A shuffle board so long that the curvature of the earth matters

I only ordered two pint glasses from Etsy but I received three business cards in my box from the artisan

I bet that pulling office pranks on your co-workers is a really fine challenging line to navigate when you’re in the medical examiner field. It would be really really tempting if you were the recipient of a body and you knew that one of your colleagues was going to be the one to examine it and try to identify a cause of death to do something which would throw them off the scent … but oh boy could that ever go wrong.

Let’s say a body shows up and you just happen to have gallons of fruit juice sitting around. You might be tempted to drain the body of it’s natural body fluids and replace all of them with fruit juice and then close it back up before your peer went to do their job. They’d get in there and they’d be examining and at some point they’d probably be like “oh obviously if you replace all your blood with fruit juice that’s going to friggin kill you”, and they’d write that down on their paper and they’d consider it a pretty easy closed case and move on to the next one.

But then later on they’d have to have a conversation with the family and they’d be like “yeah, I know this is hard to hear, but Dave died of fruit juice. He just had way too much” and the family would be sort of confused at first, wondering if maybe he died of a sugar high or something. Then the examiner would have to explain “no, not like he drank too much … like literally there was too much. He was all fruit juice” and the family would be so confused and be like how would that even happen? That doesn’t sound like Dave? and so on.

Eventually this would come back to the person who played the prank and they’d have to either play dumb about the whole thing or be like “yeah, uh, I did replace all his fluids with fruit juice instead as a joke” and admit what they did. If you played dumb, it seems like the whole thing could just spiral out of control and an unnecessary police investigation might get started. If you fessed up, I feel like it is probably a VERY RARE family indeed who would see how funny this was and start laughing along with you — knowing that now they’d never find out how Dave actually perished — and not get really upset and ask why the hell you’d do something like that to their loved one.

Sort of related to that, when someone says that someone “died doing what they loved”, there’s sort of a lot to unpack there. Like let’s say Dave had really loved playing billiards but there was some sort of unfortunate racking triangle accident that took him away from us too soon. Maybe his Aunt Sally would be like “well, at least he died doing what he loved” because she knew he was just an utter pool shark and loved not just the solids but also the stripes.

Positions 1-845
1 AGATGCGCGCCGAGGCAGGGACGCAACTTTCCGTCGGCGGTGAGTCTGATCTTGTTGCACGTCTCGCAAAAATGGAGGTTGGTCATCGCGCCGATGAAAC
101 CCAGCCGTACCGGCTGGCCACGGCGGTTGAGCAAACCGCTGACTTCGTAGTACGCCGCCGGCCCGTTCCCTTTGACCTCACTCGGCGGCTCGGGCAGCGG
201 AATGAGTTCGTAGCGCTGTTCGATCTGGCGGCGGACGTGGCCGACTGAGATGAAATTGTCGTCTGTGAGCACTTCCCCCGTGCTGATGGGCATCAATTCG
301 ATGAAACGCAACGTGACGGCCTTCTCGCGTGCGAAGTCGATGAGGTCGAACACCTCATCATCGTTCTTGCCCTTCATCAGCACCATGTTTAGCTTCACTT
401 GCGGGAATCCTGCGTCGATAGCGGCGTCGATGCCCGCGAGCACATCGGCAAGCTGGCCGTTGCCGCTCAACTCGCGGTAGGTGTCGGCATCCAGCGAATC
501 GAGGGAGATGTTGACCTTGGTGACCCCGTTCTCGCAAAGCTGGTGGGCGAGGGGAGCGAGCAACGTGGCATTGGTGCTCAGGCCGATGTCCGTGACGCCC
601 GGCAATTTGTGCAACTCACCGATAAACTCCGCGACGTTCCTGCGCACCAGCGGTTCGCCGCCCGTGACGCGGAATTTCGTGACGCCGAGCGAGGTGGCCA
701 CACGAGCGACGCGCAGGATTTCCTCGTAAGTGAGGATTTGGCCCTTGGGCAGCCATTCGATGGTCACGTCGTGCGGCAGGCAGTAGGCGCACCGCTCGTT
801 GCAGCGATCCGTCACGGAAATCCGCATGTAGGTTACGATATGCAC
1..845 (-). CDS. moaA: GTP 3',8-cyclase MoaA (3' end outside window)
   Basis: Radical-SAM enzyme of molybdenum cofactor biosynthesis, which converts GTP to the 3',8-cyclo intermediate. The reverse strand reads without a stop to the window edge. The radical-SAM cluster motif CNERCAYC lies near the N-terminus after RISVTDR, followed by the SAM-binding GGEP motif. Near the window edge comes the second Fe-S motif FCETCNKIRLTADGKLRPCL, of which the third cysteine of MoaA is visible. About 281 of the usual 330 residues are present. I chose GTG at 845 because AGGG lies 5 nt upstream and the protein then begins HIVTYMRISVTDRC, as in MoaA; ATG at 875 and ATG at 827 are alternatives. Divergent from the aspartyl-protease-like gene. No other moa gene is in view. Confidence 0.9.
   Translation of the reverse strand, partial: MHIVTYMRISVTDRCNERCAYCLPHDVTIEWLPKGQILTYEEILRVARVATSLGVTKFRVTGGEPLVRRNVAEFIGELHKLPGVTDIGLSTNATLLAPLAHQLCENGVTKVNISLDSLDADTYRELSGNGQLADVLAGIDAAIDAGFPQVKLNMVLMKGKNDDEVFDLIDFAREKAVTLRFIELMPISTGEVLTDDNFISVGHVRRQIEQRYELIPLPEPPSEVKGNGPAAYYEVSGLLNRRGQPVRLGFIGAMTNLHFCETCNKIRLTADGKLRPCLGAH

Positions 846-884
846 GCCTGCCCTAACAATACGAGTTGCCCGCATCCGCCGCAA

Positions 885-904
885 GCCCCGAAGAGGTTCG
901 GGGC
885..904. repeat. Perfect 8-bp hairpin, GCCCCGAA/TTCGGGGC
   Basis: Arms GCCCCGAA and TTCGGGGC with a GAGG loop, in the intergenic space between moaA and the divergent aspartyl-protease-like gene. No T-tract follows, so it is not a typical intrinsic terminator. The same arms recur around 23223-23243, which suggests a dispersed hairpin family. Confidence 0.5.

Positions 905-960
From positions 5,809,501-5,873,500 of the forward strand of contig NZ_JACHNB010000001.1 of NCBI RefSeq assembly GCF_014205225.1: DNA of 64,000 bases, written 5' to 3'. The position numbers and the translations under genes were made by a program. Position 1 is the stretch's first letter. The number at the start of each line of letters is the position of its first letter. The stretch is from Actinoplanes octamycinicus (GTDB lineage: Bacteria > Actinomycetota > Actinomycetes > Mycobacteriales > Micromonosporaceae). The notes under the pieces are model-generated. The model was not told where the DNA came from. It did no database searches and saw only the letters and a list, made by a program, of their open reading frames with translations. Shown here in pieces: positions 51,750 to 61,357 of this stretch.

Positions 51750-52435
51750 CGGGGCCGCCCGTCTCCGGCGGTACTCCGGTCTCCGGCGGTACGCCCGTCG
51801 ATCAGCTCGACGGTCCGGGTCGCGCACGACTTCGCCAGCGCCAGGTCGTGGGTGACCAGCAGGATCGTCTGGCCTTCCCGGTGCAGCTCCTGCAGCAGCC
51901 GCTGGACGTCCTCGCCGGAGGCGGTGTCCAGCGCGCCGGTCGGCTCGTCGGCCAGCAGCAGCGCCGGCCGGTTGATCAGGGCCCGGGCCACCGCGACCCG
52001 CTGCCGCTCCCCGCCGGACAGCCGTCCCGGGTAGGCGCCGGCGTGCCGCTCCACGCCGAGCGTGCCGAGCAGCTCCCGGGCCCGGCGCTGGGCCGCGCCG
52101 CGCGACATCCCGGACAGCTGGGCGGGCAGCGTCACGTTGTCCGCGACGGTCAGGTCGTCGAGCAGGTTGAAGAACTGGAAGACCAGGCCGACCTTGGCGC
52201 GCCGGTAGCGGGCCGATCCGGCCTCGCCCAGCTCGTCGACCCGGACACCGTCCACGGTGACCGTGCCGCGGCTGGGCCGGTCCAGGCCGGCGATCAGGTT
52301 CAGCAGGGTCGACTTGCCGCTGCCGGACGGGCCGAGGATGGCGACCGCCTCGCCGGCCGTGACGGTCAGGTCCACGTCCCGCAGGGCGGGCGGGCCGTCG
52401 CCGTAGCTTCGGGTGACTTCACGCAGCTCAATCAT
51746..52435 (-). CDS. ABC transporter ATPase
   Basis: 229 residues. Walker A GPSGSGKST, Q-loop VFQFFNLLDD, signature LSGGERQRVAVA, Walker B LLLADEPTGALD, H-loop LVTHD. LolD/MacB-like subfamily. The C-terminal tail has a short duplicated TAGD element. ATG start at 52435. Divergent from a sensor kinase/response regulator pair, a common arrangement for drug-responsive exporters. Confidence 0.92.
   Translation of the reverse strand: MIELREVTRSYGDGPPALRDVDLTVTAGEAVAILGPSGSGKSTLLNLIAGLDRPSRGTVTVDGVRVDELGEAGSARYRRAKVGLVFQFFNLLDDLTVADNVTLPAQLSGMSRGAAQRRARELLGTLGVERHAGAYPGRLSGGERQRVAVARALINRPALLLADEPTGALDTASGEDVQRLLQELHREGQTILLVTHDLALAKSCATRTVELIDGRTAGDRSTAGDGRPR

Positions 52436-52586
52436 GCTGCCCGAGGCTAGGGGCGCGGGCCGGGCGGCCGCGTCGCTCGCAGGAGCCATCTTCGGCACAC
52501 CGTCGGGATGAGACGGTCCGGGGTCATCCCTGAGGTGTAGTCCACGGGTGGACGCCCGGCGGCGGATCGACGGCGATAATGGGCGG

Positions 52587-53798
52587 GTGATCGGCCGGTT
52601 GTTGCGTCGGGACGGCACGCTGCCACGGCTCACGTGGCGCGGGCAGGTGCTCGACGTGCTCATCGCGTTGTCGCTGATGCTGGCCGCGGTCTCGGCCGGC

I guess on the one hand Aunt Sally makes a good point here. Better that if Dave had to go out, he went out in some last pleasant moments with friends in the pool hall, rather than some more horrible death that could have befallen him. But the “at least” here is sort of packing in a hidden concept — which is that the now-deceased Dave can have some sort of opinion or feeling about or maybe even judgement of how he actually went out. Putting aside topics of afterlife or spirituality, I think this is probably not true. I think Dave probably can’t have an opinion of how he went out; and I think even if Dave could have that opinion, he doesn’t have a way to get it back to any of us, including Aunt Sally.

So if Aunt Sally is making some sort of benign comment on the tragic comedy of life here, I guess she’s in the clear. But if she’s making a bigger point about Dave I think it’s a harder sell. The problem is that if Dave can in fact post-judge his own demise … than isn’t Dave assessing his own demise with the knowledge of that demise? Maybe even if Dave really loved playing pool (aka THE GREAT GREEN GIGGLER) a lot he might re-calibrate his enjoyment and passion for the game if he knew that a racking triangle was going to someday take him out. Maybe he’d have approached every game with fear and trepidation. He’d hate when he had to rack. He’d start playing less.

If he knew all that maybe he’d change passions, and instead of playing pool, diving with sharks would be his new passion, and then — sort of weirdly — Aunt Sally’s comment would no longer be valid because Dave retroactively and posthumously hated playing pool (a totally safe activity) but loved diving with man-eating sharks (which is sort of like asking to die with sharks).

Please stop attaching sticky labels to things I have to put in the dishwasher

One really dumb word joke that my brain won’t stop making (but which I never say out loud) is around the “novel coronavirus” phrasing. What “novel” actually means in this phrase is that it’s never been “seen” before by humans or our immune systems. It’s hard to know if this is literally true, but it’s at least true enough that science and journalism can say it and they know what it means and also just to be really really clear: I know exactly what it means and why it’s being said that way.

And yet, the way my brain works is that I can’t stop my brain from internally monologuing something like “Novel coronavirus! ha! — guess we should have went with the college essay coronavirus or the short-film coronavirus! We’d be done by now!?” or whatever. I don’t know that my brain working this way is useful or not useful, and I don’t know if I’d want to undo it even if I could. It happens pretty consistently.

I guess this is a variation on the “I just heard three words in a row that reminded me of a song I haven’t heard in 25 years and now I’m going to sing the rest of it in my head” phenomenon, maybe?